I’m rather new to this whole mommy blogger world. It’s been exactly two months since I started my mommy blogging efforts, and I’ve been having a fantastic time meeting other mommy bloggers and moms around the world. It was brought to my attention, however, by a mommy blogger no less, that mommy blogger is now an unacceptable description; that I should use a term like “lifestyle blogger” or just blogger. What?
Unsure if I should take this advice to heart, I went in search of an answer as to why “mommy blogger” might be considered an unacceptable description (because I didn’t think to ask – I was too shocked to hear this) and what the general consensus was on using the terminology. In a recent article mother and author Kate Hopper stated, “Once something is labeled “momoir” or a “mommy blog” people don’t take it seriously as literary venture.” Fair enough, but a difficult statement to substantiate. Heather Armstrong, whose writing is impeccable, is one of the most well-known mommy bloggers. She is taken seriously as literary venture and deeply respected in the literary world. There are others, as well, including Scary Mommy’s Jill Smokler, The Bloggess Jenny Lawson, Alice Bradley of Finslippy and the list goes on. These women have written bestsellers, author popular columns and have been featured in countless publications. And they have achieved literary venture through their respective mommy blogs.
Not satisfied with Kate Hopper’s reasoning, I kept digging. I was a little shocked to find another article describing the recent BlogHer convention as “More than Mommy Bloggers”. Seemingly contradictory to the premise of BlogHer, it appears this headline was used because both women who are not mothers and men also attended the event alongside the mommy types. Makes sense. Mommy bloggers still exist – happily – at BlogHer.
Carrying on, I arrived at an infographic on Mashable titled The Rise of the Mommy Blogger, followed by a comment, “The term “Mommy Blogger” is jaw droppingly backwards. These are women, who are mothers, who write, and sometimes they write about being a Mother. Packaging it in pink fluff is just a bummer.” Again…Huh? What? Some of us like pink fluff! Take a look:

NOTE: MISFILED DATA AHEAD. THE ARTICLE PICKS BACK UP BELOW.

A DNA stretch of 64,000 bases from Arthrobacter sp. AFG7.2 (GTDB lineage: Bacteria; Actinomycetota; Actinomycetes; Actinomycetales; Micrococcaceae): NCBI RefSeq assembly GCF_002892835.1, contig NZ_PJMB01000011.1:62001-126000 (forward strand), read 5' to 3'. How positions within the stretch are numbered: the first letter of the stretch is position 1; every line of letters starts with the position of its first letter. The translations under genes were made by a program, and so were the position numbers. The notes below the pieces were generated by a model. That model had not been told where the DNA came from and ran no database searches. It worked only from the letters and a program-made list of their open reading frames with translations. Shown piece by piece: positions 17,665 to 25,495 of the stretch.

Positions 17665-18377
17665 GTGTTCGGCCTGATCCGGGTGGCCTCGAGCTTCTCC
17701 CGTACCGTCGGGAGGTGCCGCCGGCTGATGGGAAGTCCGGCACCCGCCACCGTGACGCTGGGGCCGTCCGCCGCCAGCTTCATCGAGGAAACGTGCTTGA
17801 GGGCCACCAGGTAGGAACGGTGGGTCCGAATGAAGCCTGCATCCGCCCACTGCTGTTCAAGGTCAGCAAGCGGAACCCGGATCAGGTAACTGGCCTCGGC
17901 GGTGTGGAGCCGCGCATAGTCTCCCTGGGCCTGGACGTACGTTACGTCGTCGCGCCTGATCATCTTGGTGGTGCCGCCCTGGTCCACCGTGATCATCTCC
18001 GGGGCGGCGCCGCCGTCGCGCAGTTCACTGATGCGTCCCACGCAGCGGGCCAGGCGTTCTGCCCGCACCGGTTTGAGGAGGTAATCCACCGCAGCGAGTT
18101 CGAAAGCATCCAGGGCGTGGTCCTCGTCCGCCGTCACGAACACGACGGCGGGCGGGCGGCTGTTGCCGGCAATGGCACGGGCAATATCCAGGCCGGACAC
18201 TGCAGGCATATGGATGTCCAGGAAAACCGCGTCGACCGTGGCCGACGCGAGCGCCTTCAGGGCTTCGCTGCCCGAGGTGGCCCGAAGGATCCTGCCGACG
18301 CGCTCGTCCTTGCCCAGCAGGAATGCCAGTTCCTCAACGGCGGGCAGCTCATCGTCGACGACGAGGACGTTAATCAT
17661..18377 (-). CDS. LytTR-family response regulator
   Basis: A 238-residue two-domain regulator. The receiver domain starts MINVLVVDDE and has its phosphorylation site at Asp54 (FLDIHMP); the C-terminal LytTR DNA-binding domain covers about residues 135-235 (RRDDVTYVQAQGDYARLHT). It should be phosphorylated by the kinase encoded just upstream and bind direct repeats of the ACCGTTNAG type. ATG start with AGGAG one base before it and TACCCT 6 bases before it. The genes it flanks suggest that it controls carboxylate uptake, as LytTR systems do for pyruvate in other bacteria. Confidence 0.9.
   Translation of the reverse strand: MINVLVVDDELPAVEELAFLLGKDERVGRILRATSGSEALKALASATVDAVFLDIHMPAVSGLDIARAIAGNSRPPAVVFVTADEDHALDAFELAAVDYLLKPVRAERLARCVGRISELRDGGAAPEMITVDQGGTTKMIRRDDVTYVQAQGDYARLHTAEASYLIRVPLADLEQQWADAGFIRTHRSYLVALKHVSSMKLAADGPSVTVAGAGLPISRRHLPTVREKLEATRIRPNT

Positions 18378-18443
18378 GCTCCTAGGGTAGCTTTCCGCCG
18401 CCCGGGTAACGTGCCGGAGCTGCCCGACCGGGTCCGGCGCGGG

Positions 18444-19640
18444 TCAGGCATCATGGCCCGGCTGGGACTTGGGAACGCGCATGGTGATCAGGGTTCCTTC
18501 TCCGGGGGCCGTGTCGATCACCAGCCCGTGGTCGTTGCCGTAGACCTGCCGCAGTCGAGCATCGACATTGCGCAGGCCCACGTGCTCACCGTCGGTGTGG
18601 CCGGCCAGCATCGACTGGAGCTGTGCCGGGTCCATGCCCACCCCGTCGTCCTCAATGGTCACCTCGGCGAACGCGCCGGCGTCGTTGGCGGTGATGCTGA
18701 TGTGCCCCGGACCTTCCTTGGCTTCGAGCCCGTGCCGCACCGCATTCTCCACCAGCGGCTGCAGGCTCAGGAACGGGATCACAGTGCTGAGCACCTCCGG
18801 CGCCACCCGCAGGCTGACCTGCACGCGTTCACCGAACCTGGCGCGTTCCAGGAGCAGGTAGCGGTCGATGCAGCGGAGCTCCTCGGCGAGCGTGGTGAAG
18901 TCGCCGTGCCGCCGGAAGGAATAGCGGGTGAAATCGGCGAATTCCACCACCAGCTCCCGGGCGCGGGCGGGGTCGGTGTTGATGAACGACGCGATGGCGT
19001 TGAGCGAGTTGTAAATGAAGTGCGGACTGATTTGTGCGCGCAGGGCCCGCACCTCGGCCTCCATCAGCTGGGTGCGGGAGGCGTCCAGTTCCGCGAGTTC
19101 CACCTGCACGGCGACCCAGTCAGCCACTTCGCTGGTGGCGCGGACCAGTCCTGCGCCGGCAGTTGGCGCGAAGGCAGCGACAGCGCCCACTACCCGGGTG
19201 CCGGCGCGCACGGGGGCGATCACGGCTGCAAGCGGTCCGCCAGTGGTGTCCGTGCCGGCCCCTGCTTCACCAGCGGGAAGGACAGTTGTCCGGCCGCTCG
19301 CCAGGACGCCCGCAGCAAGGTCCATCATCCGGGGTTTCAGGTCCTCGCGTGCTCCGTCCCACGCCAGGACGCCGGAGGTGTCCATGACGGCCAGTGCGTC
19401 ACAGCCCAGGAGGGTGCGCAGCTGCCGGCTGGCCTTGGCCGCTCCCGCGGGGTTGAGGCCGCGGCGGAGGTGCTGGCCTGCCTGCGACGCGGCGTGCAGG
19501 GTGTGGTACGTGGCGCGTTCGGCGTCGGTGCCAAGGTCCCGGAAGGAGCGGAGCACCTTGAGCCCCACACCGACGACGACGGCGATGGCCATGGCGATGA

This infographic and comment resulted in Nancy Friedman writing a piece on her own blog called Don’t Let them Call you a Mommy Blogger crying out “So here’s a bit of advice, brands, (and Mashable) unless I birthed you or raised you, don’t call me Mommy.” She, like many others who commented on this infographic, appears to be insulted by the use of “mommy blogger”. She goes on to say, “Using that phrase excuses companies from thinking they have to compensate us for our work. Mommies’ work has always been undervalued. Why should Mommy Bloggers’ work be any different?”
Everyone has their opinion. Yet, I’m not following. Why the extreme negativity surrounding the use of this term? Brands and marketers associate “moms” with power and influence, a formidable force to be reckoned with and one with a voice they are seeking to hear. How is that a bad thing? Is the term “mommy” construed by some as weak or less deserving? Are moms perceived as not being sexy and, therefore, this term is off-putting? Or is this simply about jealousy? People prey on successful people (look at what happened to Lance Armstrong) and will lash out in any way possible to cause them misery. It just doesn’t add up for me. There are a thousand literary devices and terms used to describe bloggers. You have lifestyle bloggers, tech bloggers, LGBT bloggers, hairy bloggers, tall bloggers…why the hatred of the term “mommy bloggers”?
Personally, I’m comfortable referring to myself as a mommy blogger, and I’m absolutely okay with a brand calling me a mommy blogger should I ever be that lucky. Sure, I blog about things that are way outside of the scope of being a mother like social media and current events. But I do so because I want to share my opinions and possibly help others by sharing my experience and knowledge. At the end of the day, I’m still a mother and technically, a mommy blogger. I’m not offended by the term. I also don’t mind being referred to as a female blogger, chick blogger, plain ole’ blogger, blogger extraordinaire…I guess that’s just me. It doesn’t matter what kind of blogger I am, if you enjoy my writing and are having fun following along, I’ve accomplished my goals.
So let me ask you. Is the term “mommy blogger” unacceptable?